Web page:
Upon leav­ing DOJ, Von Spakovsky received a recess appoint­ment to the Federal Elec­tion Commis­sion and was nomin­ated to a perman­ent seat in 2006. At the time, the Bren­nan Center joined other advoc­ates in oppos­i­tion to his nomin­a­tion and wrote: “given the contro­versy surround­ing Mr. von Spakovsky’s tenure at the Depart­ment of Justice, and his fail­ure to alle­vi­ate that contro­versy in his responses to ques­tions submit­ted in commit­tee, seri­ous ques­tions remain concern­ing his abil­ity to discharge his duties on the FEC with the unbiased care required.” Von Spakovsky with­drew his nomin­a­tion in 2007. His posi­tion on the Pres­id­en­tial Advis­ory Commis­sion on Elec­tion Integ­rity is his first govern­ment posi­tion since.

Today, Von Spakovsky also serves on the Policy Board of the Amer­ican Civil Rights Union (ACRU), a conser­vat­ive activ­ist legal group, which has brought claims against several state elec­tion offi­cials for not remov­ing ineligible voters from the rolls, allow­ing non-citizens to vote, and not provid­ing records of main­ten­ance of voting rolls. ACRU has also worked closely with von Spakovsky’s fellow Commis­sion member, J. Chris­tian Adams, and his group, the Public Interest Legal Found­a­tion (PILF). In 2016, PILF repres­en­ted ACRU in suit seek­ing to compel elec­tion offi­cials in Broward County, Flor­ida to imple­ment more aggress­ive purging prac­tices. The case is ongo­ing.

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J. Chris­tian Adams

J. Chris­tian Adams is the Pres­id­ent and General Coun­sel of the Public Interest Legal Found­a­tion (PILF), a conser­vat­ive legal organ­iz­a­tion that has attemp­ted to use litig­a­tion to support restrict­ive voting laws and aggress­ive purges of regis­tra­tion lists. Adams, like a number of his fellow Commis­sion members, is a vocal supporter of voting restric­tions like strict photo ID and docu­ment­ary proof of citizen­ship. He has used both the courts and public discourse to advance this agenda and promote alleg­a­tions of systemic voter fraud.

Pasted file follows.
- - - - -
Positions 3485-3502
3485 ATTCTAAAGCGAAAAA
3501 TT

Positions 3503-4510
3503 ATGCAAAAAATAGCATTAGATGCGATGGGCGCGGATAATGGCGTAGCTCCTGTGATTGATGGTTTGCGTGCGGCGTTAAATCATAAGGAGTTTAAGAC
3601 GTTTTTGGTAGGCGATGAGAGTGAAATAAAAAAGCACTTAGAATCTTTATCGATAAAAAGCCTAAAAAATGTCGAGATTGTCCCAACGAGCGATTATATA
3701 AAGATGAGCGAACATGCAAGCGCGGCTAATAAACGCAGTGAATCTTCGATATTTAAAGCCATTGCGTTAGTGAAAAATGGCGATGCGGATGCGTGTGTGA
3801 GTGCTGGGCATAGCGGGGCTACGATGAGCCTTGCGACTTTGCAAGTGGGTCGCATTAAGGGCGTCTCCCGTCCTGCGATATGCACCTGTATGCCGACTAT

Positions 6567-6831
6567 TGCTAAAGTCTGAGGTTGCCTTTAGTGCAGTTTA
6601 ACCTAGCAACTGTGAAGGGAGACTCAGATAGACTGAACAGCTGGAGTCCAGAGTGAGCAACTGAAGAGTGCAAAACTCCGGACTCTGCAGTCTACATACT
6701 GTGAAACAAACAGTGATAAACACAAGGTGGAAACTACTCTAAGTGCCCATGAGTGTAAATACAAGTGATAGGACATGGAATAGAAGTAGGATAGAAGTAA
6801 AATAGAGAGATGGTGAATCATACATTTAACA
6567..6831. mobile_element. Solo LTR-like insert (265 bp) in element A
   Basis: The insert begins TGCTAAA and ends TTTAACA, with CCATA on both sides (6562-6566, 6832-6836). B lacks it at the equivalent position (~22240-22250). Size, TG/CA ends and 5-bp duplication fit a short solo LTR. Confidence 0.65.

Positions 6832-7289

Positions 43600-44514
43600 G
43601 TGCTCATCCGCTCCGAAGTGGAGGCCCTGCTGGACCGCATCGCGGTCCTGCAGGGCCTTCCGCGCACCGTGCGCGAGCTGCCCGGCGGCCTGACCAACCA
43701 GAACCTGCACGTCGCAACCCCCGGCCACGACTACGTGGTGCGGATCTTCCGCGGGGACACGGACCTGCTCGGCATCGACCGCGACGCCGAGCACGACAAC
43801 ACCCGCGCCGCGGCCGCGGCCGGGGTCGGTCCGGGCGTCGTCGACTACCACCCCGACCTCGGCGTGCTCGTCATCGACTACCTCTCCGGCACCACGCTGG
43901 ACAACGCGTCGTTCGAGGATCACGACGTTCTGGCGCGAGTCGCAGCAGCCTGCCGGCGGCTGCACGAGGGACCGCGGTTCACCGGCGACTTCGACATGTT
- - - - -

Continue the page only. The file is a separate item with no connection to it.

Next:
PILF’s litig­a­tion docket consists largely of cases brought to force states to more aggress­ively purge their voter rolls. Crit­ics contend aggress­ive purges can end up remov­ing eligible minor­ity voters from the rolls, and that Adams has focused his efforts on places with a history of racial discrim­in­a­tion. PILF filed four of these cases in 2016 alone, in Flor­ida, North Caro­lina, Texas, and Virginia. The Flor­ida and Texas cases are ongo­ing, the North Caro­lina case settled, and the Virginia case was dismissed outright.

Adams also actively defends chal­lenges to voting restric­tions. Last year, PILF joined Kris Kobach to inter­vene in a suit brought by the Bren­nan Center and other civil rights organ­iz­a­tions against the Elec­tion Assist­ance Commis­sion. That suit, League of Women Voters v. Newby, chal­lenged the EAC exec­ut­ive direct­or’s decision to allow three states to require docu­ment­ary proof of citizen­ship for people regis­ter­ing to vote with the federal mail-in voter regis­tra­tion form. PILF joined Kobach to defend the direct­or’s decision; fellow Commis­sion member Christy McCormick refused repres­ent­a­tion from DOJ and retained the contro­ver­sial activ­ist group Judi­cial Watch as her personal coun­sel.

Outside the courtroom, Adams has aggress­ively promoted the exist­ence of wide­spread voter fraud and non-citizen voting. In May, his organ­iz­a­tion published a report alleging that Virginia elec­tion offi­cials cancelled over 5,000 voter regis­tra­tions by non-citizens between 2011 and 2016. Prof. Justin Levitt of Loyola Law School and author of the Bren­nan Center’s Truth About Voter Fraud report, said the PILF report’s meth­od­o­logy appeared “specific­ally designed… to get inac­cur­ate inform­a­tion.” In June, the Wash­ing­ton Times repor­ted on a voter who appeared in PILF’s report, but who was actu­ally a natural-born U.S. citizen erro­neously removed from the rolls.